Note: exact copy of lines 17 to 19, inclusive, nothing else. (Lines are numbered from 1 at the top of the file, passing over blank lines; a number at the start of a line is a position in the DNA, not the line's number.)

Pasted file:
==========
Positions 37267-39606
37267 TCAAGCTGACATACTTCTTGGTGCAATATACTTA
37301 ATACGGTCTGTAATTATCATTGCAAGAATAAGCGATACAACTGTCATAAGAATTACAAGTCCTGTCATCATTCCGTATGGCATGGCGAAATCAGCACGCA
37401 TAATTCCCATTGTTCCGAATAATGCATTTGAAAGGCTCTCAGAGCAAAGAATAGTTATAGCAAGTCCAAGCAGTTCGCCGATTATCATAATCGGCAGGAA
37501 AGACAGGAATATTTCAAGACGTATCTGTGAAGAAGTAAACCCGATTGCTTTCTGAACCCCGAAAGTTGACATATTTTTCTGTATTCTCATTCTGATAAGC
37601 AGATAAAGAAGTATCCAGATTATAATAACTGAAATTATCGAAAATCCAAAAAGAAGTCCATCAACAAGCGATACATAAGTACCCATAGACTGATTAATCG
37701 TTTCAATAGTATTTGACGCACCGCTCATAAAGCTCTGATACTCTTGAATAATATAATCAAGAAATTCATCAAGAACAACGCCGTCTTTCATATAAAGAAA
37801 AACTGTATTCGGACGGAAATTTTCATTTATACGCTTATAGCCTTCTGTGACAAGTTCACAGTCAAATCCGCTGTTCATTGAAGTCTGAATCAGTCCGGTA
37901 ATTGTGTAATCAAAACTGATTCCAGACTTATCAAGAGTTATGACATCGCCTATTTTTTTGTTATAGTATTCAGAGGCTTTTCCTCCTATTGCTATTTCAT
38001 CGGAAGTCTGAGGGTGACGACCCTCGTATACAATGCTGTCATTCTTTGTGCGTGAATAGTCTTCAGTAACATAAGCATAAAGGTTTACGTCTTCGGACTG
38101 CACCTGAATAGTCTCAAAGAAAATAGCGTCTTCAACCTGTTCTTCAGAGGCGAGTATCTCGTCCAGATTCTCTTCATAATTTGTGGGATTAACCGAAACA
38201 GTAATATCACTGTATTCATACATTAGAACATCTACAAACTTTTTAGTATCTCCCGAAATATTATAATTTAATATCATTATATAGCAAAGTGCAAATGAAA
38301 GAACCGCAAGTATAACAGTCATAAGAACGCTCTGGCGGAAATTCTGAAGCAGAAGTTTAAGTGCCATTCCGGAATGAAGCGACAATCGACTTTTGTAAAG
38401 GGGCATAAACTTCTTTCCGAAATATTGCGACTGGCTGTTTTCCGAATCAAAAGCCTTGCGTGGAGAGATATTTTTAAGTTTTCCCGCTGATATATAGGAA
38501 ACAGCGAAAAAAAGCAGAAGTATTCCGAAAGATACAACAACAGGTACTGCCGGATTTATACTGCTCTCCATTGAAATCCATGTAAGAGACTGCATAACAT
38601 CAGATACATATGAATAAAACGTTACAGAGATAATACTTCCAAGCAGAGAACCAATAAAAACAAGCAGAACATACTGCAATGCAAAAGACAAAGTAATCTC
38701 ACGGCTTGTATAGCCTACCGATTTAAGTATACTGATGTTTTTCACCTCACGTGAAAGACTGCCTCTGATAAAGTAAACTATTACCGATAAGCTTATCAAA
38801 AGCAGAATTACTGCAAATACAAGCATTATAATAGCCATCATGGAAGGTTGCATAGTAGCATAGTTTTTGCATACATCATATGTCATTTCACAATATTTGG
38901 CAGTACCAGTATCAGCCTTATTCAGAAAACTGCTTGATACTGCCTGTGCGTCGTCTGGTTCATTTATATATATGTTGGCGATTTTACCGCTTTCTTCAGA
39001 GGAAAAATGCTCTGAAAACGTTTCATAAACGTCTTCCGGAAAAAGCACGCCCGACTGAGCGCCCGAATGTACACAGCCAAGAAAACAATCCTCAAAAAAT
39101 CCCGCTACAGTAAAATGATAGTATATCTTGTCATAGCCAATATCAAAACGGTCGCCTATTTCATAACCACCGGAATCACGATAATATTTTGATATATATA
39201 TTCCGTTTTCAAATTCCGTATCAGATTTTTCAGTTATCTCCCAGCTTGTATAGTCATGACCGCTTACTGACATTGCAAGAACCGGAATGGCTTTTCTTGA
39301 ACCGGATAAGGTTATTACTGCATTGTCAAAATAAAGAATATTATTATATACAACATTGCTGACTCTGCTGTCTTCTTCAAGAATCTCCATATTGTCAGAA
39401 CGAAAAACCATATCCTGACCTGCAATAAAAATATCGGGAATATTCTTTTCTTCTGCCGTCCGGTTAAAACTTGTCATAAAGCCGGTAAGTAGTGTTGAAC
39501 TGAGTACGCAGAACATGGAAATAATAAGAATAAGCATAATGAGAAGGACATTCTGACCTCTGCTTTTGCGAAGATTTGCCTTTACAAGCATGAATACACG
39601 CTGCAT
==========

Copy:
38701 ACGGCTTGTATAGCCTACCGATTTAAGTATACTGATGTTTTTCACCTCACGTGAAAGACTGCCTCTGATAAAGTAAACTATTACCGATAAGCTTATCAAA
38801 AGCAGAATTACTGCAAATACAAGCATTATAATAGCCATCATGGAAGGTTGCATAGTAGCATAGTTTTTGCATACATCATATGTCATTTCACAATATTTGG
38901 CAGTACCAGTATCAGCCTTATTCAGAAAACTGCTTGATACTGCCTGTGCGTCGTCTGGTTCATTTATATATATGTTGGCGATTTTACCGCTTTCTTCAGA